5. Golden State (acquired in trade with Boston): Yi Jianlian, PF, China. It is in the NBA’s best interest for its high-profile foreign players to succeed. Simply put, the Warriors are the best fit for Yi, assuming he’s as good as advertised. First, the Asian-American community in the Bay Area will welcome him with open arms, meaning that he will come into an overwhelmingly friendly situation. Second, Don Nelson has plenty of experience dealing with foreign players. Third, Yi’s skills suit Nellieball’s open offense. Last, it’s imperative that Celtics fans remember this draft as both the year they lost out on Durant/Oden and the time they traded away an international superstar.

6. Milwaukee Bucks: Al Horford, PF, Florida. Some teams just aren't that interesting, and there's not much even the draft can do to save them. In Horford, The Good Land’s getting way more talent at #6 than they realistically should. Plus, while extremely good, he's not one of the more thrilling players from this class, so we don't feel that bad sending him to Milwaukee.

7. Minnesota: Brandan Wright, PF, UNC. Wright’s body type screams Kevin Garnett, making him an interesting pick for the T-Wolves no matter what they do with KG. If McHale trades him, he just drafted a Garnett clone, someone he can convince the fans (and himself) about just on the grounds that KG was once a raw, willowy four, too. If they keep KG, Wright will be groomed (for one year, at least) by his ceiling. This situation sets Wright up for failure or disappointment, but it will be interesting.

8. Charlotte: Joakim Noah, PF, Florida. He jives with the organizational draft philosophy (college star, winner, somewhat local) so perfectly that there could be no other pick. Adding Noah’s personality to this mix can only make things more interesting, too; he and Morrison would have pubescent facial hair contests within a week.

9. Chicago: Spencer Hawes, C, Washington. While definitely fitting their biggest need of post-scoring, we also like this pick because the Bulls aren't a team that needs someone with the high ceiling of some of the other guys left on the board (Al Thornton, Nick Young, Jeff Green). If Hawes isn't a smashing success, it's not like anyone will feel too bad for Chicago. If he succeeds, they have the piece that could turn them into a viable contender (that is, if they don’t trade for Kobe).

10. Sacramento: Jeff Green, SF, Georgetown. We’re both sorta in denial that Sacramento is in California. They’re boring even with Artest and Kevin Martin, and we’d both prefer the Kings continue to be dull. What better player for them than a guy who couldn’t get excited to play in the Final Four.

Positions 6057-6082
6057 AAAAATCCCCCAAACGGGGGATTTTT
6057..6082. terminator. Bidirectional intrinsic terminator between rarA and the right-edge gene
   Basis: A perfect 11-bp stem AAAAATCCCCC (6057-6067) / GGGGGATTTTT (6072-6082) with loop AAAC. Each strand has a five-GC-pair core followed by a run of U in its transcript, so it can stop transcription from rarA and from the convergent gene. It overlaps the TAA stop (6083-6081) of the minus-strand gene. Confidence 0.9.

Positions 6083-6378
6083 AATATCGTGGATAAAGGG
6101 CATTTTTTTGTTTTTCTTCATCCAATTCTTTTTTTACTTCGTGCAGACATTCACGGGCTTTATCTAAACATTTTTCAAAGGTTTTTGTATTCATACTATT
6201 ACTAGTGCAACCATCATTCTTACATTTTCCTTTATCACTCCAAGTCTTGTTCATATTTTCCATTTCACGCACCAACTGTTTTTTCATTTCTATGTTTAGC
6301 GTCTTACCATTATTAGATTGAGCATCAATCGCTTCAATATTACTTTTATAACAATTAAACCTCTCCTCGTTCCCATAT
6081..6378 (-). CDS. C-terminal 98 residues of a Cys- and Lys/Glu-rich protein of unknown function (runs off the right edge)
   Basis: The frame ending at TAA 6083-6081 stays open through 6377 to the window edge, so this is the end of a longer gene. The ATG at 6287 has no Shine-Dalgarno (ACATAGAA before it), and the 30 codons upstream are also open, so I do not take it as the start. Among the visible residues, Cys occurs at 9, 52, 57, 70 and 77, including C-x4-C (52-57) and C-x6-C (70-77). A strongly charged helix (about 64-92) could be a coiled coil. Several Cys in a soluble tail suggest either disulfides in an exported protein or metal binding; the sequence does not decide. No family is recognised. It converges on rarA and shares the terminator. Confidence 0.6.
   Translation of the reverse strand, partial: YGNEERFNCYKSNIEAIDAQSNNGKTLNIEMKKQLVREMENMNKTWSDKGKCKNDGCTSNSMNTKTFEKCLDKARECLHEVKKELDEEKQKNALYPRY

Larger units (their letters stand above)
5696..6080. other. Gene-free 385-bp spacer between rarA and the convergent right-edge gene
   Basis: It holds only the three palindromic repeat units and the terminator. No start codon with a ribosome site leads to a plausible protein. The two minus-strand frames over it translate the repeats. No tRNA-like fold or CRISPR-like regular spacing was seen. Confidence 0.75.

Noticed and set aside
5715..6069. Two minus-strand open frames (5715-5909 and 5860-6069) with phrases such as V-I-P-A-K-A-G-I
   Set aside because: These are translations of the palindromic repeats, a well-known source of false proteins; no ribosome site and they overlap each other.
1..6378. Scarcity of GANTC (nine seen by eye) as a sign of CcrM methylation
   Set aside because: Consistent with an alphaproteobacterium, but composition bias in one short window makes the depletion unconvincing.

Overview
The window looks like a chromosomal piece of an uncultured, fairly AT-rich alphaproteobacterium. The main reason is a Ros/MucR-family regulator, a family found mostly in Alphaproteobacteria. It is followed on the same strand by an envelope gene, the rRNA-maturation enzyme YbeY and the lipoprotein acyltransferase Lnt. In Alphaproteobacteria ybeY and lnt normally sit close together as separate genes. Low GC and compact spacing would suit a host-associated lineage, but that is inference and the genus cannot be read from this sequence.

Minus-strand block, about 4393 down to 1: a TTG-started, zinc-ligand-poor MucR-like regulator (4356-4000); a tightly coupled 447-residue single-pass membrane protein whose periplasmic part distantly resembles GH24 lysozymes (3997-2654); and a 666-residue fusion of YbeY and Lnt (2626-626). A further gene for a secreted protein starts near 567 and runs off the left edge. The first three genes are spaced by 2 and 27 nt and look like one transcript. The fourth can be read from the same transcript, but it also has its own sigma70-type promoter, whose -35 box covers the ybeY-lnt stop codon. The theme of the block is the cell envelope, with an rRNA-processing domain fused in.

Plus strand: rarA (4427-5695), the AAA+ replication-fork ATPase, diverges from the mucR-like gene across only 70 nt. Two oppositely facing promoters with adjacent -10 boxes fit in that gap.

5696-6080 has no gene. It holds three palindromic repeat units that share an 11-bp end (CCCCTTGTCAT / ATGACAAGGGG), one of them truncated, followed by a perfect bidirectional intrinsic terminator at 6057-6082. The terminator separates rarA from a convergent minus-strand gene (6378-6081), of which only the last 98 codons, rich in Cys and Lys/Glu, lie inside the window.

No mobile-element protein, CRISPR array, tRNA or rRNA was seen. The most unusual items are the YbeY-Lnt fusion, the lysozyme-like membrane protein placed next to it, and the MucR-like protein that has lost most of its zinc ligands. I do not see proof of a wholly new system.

11. Atlanta: Julian Wright, SF, Kansas. We’re really serious about this whole SF thing.

12. Philadelphia: Al Thornton, SF/PF, Florida St. Iggy needs another alley-oop-catching partner in Philly pretty bad, and Thornton could be that guy (plus there’s all the other scoring he does). That the Sixers have the potential to be this exciting less than a year after trading Iverson is dumbfounding.

13. NOOCH (they will always be NOOCH): Nick Young, SG, USC. The Hornets desperately need a scorer who can benefit from the opportunities that Chris Paul creates. Nick Young has the style and the flash to fit nicely playing alongside Paul in New Orleans. This backcourt could be as scary as any in the league in a couple years.

14. LA Clippers: Acie Law IV, PG, Texas A&M. With Cassell on the decline and Livingston's future exceedingly uncertain, they obviously have a desperate need at point. Not having a PG could potentially waste all the solid pieces that this team has. Plus, like with the Garnett/Wright situation, we look forward to the idea of Acie being groomed by his clone in Cassell, learning how to make those huge balls sway even more than before.

15. Detroit Pistons: Rudy Fernandez, SG, Spain. These guys have a glaring need for a bench scorer, but I doubt that picking up someone like Rodney Stuckey will make them especially more fun to watch; he’s filling a need with little regard for anything else. The fact of the matter is that the Pistons are on the decline, and one potentially exciting player wouldn’t have much of a place on a veteran-based team slowly sliding off the list of contenders. As such, we’re giving them someone who might not even play in the NBA for a few years, if ever, in order to facilitate the rebuilding process. Maybe he’ll come over when the Pistons have blown things up and have the potential to be exciting again.

Part 2 coming up soon.

No comments: